Objective: To compare rates of cost-related medication underuseand other problems due to medication costs amongDepartment of Veterans Affairs (VA) patients with rates amongpatients with Medicaid, private health insurance, Medicare, and noinsurance coverage.
Study Design: Nationwide survey.
Methods: A total of 4055 chronically ill patients completed anonline questionnaire regarding cost-related adherence problemsfor medications used to treat 16 chronic illnesses. Respondentsalso reported whether they cut back on necessities due to medicationcosts, increased their debt burden to pay for prescriptions, andworried about how they would pay for their medications.
Results: Rates of cost-related medication underuse were loweramong VA patients (12%) than among patients with Medicaid(25%; =.0004), Medicare (22%; =.001), or no insurance (35%; < .0001). In multivariate analyses, patients with Medicare or noinsurance coverage were more likely than VA patients to foregomedication at least once per month due to cost (adjusted oddsratios of 3.4 and 3.9; both ≤ .001). Patients with Medicare or noinsurance coverage also were more likely than VA patients toforego basic needs to pay medication costs, borrow money to payfor their treatments, and worry frequently about how they wouldpay for their medication.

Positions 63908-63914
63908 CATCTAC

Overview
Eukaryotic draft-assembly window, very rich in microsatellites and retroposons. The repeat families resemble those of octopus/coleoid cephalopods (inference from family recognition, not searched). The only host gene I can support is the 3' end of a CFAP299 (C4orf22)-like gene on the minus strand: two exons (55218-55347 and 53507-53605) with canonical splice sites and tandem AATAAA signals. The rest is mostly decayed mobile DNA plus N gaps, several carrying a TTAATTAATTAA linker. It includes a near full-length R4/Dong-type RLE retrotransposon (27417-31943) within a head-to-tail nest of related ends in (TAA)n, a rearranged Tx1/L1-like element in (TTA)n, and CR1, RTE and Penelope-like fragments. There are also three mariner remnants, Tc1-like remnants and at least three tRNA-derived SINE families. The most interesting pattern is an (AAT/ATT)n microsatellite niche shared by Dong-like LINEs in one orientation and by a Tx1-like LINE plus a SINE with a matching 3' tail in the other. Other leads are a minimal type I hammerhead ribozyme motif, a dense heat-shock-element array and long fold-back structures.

Conclusion: The VA's prescription benefits may prevent problemsdue to medication costs. Studies assessing the impact of VAprescription coverage on health outcomes and service use will beneeded to evaluate the cost-effectiveness of VA drug benefit policies.
(Am J Manag Care. 2004;10(part 2):861-868)